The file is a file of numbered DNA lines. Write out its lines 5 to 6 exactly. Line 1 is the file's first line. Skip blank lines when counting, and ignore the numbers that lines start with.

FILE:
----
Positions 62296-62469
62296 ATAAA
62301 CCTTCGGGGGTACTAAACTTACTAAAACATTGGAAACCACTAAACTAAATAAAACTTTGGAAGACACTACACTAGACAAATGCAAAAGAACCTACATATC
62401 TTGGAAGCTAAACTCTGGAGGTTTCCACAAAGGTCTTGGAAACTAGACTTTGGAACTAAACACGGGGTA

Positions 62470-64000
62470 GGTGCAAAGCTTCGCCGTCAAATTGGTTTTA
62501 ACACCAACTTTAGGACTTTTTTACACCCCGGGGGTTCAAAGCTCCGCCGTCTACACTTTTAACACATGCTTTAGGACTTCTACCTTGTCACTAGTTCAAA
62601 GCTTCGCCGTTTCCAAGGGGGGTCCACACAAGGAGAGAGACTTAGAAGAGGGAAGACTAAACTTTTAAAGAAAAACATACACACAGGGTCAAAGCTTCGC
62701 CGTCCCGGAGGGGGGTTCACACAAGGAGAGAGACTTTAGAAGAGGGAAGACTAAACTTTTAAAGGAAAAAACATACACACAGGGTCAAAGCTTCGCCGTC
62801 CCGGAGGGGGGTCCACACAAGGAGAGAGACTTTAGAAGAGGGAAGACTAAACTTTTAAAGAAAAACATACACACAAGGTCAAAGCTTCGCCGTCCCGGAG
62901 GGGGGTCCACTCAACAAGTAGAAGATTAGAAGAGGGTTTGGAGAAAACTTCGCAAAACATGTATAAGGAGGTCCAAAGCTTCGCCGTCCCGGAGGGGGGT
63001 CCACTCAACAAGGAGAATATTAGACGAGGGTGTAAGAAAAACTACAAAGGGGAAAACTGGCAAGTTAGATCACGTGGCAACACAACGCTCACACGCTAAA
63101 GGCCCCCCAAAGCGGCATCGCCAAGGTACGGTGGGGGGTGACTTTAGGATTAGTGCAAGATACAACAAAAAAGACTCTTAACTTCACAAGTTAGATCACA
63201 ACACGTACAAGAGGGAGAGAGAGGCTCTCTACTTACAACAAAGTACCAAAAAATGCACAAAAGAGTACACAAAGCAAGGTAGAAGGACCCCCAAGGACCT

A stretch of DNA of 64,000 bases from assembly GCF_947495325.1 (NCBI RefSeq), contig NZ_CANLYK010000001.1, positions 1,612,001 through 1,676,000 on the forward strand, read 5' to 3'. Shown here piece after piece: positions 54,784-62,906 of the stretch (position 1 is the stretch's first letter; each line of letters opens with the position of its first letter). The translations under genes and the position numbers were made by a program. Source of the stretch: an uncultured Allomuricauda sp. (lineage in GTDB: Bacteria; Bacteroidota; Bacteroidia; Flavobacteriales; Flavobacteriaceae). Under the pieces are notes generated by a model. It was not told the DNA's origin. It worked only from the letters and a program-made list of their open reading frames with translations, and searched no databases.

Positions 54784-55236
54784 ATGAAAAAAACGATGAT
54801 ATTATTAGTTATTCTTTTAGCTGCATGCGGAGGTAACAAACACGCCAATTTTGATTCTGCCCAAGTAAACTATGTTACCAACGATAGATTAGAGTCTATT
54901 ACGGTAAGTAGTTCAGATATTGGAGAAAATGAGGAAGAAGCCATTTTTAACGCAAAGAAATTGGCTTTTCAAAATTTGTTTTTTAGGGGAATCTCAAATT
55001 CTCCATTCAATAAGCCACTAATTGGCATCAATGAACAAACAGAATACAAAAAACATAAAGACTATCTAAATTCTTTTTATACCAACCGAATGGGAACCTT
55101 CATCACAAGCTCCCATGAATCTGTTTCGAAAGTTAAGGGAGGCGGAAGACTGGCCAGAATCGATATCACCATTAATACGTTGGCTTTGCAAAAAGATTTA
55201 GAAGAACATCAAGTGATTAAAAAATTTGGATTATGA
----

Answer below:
Positions 62470-64000
62470 GGTGCAAAGCTTCGCCGTCAAATTGGTTTTA